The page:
The Importance Of Free Public WiFi

Chewing on a lobster earlier this week with Bob Jones, Chairman of Publitek, it suddenly dawned how simple really great ideas are.

Bob has just returned after three months in San Francisco and was telling me how the city is setting up public areas of free WiFi access all over the town.


If you go onto the San Francisco municipal  WiFi site you find there are 32 of these areas designated “free Wifi in Parks, Plazas and Open Spaces”.

The brilliance of this is that it totally enables the young entrepreneur.

You don’t need an office or an incubator to get started, all you need is an accessible WiFi signal and you’re connected to the world and the world’s knowledge.

You see this happening all over the US. Coffee shops are full of youngsters working.

A taxi driver taking me through Del Mar last autumn pointed this out to me saying “they make their money in the morning then surf for the rest of the day.”

This seems to me a very fine way to live.

And the lesson San Francisco is giving the world is that you don’t need subsidised office blocks, incubators and workplace co-sharing to spawn a start-up culture – in fact you don’t need buildings at all when you’re developing and selling ideas – all you need is a free public WiFi signal.



  1. Aha, Yes, SEPAM, maybe they’ve realised the horse has bolted and are now trying to re-capture the nag and shut the stable door.

  2. Yes SEPAM it puzzles me that the cellular network operators have colluded in the spread of WiFi which provides a free data alternative to the operators’ expensive data. I can see that the spread of WiFi limits the capex requirement of the cellular operators but it’s a saving which comes at the expense of cellular data revenues.

    • SecretEuroPatentAgentMan

      Would it be too conspiratorical to think this is the reason why the operators would be interested in mobile communication over unlicensed bands? For, as it happens, the unlicensed bands are where WIFI happens to operate too.

  3. Ha Ha Jamo, very well said

  4. you don’t by a pint, you buy a pint.

  5. I’m up for it Sceppers, I’ll talk to anyone who’ll buy me a pint. I know exactly what you mean – those eerily quiet coffee bars with serried ranks of intense Apple laptop users are unnerving. But it’s always seemed to me that life should be a balance of internal concentration (usually for work) and external socialisation (usually for fun).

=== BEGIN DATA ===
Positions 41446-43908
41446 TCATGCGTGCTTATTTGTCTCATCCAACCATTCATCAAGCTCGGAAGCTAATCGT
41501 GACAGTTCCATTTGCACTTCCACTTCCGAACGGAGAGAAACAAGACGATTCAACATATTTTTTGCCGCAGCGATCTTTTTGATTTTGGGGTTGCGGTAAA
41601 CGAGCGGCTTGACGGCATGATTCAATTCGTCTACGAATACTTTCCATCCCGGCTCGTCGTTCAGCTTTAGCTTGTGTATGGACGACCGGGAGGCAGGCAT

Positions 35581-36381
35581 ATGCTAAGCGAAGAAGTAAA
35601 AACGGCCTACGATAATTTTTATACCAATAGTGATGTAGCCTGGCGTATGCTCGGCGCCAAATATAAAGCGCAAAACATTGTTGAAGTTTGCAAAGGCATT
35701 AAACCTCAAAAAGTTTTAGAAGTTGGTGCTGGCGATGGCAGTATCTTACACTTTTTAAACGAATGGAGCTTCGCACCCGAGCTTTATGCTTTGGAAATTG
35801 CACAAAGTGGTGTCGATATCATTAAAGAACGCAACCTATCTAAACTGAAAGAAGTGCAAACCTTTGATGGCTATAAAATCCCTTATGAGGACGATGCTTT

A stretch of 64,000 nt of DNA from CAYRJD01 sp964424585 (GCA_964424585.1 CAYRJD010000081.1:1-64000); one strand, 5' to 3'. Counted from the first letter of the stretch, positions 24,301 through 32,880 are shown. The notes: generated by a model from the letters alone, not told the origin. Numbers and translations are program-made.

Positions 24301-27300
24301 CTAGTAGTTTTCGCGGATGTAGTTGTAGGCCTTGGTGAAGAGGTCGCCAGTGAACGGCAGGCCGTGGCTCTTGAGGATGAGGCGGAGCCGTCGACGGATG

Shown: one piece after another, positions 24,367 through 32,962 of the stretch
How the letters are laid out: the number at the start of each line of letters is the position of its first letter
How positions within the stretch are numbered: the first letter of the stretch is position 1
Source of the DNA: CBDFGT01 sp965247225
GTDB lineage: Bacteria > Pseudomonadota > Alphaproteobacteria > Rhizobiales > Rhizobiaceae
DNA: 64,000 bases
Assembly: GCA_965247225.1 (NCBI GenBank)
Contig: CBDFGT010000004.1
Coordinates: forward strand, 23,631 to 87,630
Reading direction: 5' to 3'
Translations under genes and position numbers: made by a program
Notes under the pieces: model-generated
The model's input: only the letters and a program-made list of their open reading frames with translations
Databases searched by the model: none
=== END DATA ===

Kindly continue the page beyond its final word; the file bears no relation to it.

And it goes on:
6. Well this has been the norm in Estonia for over ten years, and the ex-Prime Minister, who is now Vice-President in charge of the Digital Single Market, Andrus Ansip, has been promoting this at an EU-wide level. A press release yesterday is worth a look –
    as is the whole WIFI4EU thing –

    I’m always shocked at the lack of WiFi availability in the UK, it’s as bad/worse as cellphone coverage. As your article shows, wireless communication is an essential element in business today and puts the UK at a huge disadvantage.

    • SecretEuroPatentAgentMan

      I suspect lack WIFI availability is a direct result of the quality of cellphone coverage. The more you improve the former the less you need from the latter such as high bandwidth and download capacity.

      • I think that is correct, the only restrictions are network operators permitting data roaming (which is already happening) and tethering so that laptops can use a mobile for cellular access.

  7. Really David, a very fine way to live, you think so?

    Working in isolation must surely limited cross-fertilization of ideas, plus there is no start and end time so when DO you switch off in reality. It takes a hugely disciplined mind to cut-off at lunchtime even with the temptation of the Pacific rollers..

    Finally I abhor the weaselly students crouched over their Pads and Laptops not speaking but talking the occasional sip from a Starbucks skinny Latte (whatever that is) – they depress me beyond words.
    Someone should tell them they can by a pint of bitter for not much more than one of those things and then engage in conversation with a sage elder (I propose you or I).



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